Electronic Heart

With this electronic heart glowing on and off, you are sure to steal the heart of that special someone. The circuit uses an NE555 timer wired in astable multivibrator mode. -- Vasuki Prasad

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With this electronic heart glowing on and off, you are sure to steal the heart of that special someone. The circuit uses an NE555 timer wired in astable multivibrator mode. Its frequency of oscillations is determined by resistors R1 and R2 and capacitor C2. Here the frequency is approximately 0.2 Hz. Each period lasts for just a little over 4 seconds.

Capacitor C2 charges and discharges exponentially with time. As a result, a sawtooth waveform appears to be a ramp. Whatever be the voltage across the capacitor, it may not be utilised directly, as this will serve only to discharge/drain the capacitor.

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Transistor BC548 operating in the common-emitter mode acts as a buffer, preventing loading of capacitor C2, and thereby not affecting the frequency of operation of NE555. Its emitter is connected to the four red LEDs in parallel, via a 100-ohm resistor.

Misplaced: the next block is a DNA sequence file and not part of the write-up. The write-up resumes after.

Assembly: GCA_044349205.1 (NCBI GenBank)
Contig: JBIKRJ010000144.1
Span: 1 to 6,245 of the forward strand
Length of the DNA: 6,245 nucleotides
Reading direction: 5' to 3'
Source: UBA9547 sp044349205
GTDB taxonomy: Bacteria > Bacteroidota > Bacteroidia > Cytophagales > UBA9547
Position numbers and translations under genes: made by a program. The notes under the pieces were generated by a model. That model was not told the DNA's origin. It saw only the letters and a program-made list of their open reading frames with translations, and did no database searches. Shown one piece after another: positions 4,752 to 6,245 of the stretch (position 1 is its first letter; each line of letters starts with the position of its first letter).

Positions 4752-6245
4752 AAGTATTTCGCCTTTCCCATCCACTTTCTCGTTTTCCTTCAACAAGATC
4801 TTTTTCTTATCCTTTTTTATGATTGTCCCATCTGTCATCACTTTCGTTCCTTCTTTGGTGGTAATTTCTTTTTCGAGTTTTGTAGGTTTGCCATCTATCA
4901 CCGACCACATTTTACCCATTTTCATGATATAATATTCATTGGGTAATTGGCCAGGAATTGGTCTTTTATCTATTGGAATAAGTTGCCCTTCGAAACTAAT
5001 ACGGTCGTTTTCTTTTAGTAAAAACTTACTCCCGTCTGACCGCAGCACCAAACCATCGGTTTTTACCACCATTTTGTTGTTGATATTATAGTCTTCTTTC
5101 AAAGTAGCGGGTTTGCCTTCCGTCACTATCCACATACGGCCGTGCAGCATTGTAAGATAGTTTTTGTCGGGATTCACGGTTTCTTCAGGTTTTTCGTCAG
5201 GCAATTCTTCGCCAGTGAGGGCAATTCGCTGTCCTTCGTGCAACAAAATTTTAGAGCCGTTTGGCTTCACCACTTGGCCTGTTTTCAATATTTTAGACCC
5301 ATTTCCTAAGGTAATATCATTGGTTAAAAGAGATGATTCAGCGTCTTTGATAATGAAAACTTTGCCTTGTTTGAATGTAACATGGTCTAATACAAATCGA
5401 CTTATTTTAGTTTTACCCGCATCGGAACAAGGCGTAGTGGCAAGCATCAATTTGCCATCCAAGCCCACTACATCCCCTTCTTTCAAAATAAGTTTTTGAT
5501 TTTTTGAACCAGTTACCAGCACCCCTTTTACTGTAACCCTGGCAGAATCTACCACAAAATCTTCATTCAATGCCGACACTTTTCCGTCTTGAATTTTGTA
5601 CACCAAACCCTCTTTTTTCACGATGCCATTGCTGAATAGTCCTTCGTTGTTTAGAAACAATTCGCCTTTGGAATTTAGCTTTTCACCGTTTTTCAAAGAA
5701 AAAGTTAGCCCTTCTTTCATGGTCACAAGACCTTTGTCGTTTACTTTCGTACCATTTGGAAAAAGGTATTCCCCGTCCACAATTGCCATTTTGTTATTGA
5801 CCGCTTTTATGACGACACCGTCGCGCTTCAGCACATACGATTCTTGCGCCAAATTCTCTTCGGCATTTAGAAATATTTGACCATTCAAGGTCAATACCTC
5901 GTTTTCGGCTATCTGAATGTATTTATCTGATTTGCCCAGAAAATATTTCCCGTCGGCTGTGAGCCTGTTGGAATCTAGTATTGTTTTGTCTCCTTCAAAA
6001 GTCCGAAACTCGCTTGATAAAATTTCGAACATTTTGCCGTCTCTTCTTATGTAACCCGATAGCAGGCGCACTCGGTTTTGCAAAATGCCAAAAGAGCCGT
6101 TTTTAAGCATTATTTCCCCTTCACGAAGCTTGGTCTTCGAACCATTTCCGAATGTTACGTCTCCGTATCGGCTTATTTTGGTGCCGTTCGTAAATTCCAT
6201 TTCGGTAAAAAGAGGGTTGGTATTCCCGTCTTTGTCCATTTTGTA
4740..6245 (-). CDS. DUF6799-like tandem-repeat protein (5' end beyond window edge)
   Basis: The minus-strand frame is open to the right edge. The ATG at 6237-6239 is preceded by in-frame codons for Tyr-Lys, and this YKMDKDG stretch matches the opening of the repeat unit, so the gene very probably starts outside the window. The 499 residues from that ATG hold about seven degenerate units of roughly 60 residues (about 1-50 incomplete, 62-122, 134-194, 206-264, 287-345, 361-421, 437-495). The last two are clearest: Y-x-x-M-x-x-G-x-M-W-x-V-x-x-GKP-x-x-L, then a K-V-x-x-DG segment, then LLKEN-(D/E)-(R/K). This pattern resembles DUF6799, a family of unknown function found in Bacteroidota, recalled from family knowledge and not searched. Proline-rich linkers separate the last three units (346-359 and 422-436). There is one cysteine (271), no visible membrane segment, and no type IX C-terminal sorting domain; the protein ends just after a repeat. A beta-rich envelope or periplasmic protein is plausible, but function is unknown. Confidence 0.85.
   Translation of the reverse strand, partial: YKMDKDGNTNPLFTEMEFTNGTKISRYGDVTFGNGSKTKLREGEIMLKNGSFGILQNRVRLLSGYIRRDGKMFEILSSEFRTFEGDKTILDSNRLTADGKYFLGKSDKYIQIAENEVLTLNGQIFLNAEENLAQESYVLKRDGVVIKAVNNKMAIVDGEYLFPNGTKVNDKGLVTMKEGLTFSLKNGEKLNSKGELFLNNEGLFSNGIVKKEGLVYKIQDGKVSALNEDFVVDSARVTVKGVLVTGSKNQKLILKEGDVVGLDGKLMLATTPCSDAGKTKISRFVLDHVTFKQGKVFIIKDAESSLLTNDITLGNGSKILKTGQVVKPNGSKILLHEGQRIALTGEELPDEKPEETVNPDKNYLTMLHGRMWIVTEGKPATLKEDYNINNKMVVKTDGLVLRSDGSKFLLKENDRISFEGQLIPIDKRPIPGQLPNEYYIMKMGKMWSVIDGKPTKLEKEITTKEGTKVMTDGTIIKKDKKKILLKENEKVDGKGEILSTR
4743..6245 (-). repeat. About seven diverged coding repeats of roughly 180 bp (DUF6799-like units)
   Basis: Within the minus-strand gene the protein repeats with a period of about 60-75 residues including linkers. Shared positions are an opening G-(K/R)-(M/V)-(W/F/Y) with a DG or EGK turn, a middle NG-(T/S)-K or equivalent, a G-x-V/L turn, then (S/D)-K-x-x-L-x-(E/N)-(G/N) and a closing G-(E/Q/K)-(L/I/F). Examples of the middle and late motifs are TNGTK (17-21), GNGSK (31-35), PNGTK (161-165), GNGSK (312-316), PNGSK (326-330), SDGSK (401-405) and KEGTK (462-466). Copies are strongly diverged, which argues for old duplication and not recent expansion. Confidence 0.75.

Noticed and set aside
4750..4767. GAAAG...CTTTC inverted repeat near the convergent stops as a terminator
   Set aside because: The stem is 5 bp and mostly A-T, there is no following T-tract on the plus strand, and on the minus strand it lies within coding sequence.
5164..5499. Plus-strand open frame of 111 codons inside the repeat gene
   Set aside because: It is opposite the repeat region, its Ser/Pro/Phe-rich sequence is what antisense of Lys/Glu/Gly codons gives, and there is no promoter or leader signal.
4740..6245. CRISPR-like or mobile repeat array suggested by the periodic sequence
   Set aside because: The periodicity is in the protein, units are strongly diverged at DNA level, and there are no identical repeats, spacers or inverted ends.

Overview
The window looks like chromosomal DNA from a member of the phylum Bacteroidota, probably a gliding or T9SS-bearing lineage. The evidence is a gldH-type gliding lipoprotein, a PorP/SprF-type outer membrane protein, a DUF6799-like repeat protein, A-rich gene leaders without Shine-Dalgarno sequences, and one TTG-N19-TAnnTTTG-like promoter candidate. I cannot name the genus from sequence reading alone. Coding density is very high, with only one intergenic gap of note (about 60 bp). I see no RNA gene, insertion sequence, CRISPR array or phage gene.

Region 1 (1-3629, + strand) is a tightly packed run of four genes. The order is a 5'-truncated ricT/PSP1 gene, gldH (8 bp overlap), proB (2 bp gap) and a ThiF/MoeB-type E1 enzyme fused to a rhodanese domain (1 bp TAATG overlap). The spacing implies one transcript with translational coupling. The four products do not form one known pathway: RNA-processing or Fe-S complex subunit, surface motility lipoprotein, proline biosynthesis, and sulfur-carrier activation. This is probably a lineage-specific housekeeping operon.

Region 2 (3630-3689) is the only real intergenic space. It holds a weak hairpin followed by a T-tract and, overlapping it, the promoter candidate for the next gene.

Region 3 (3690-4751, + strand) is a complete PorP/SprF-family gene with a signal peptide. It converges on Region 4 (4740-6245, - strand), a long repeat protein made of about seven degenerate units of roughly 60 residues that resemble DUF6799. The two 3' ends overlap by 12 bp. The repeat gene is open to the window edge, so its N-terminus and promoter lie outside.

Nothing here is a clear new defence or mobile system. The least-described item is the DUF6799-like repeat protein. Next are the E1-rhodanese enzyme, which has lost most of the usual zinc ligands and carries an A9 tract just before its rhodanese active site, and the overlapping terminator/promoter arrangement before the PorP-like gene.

The output at pin 6 of IC1 is used here as the source of a sawtooth waveform. It results in a gradual and smooth illumination/dimming of the LEDs.

By changing the emitter resistance, you can get the maximum voltage across the LED. If the resistance value is too small, the light output of the LEDs may appear to be a clipped sawtooth. If it’s too large, the LEDs will turn off for a fraction of the period. When maintained at 100 ohms, the LEDs appear to follow the voltage smoothly.

Assemble the circuit on a general-purpose PCB and place in a heart made of styrofoam. Mount switch S1 at the side of the heart. Press it and the heart will start glowing on and off. The results will be best observed in darkness.

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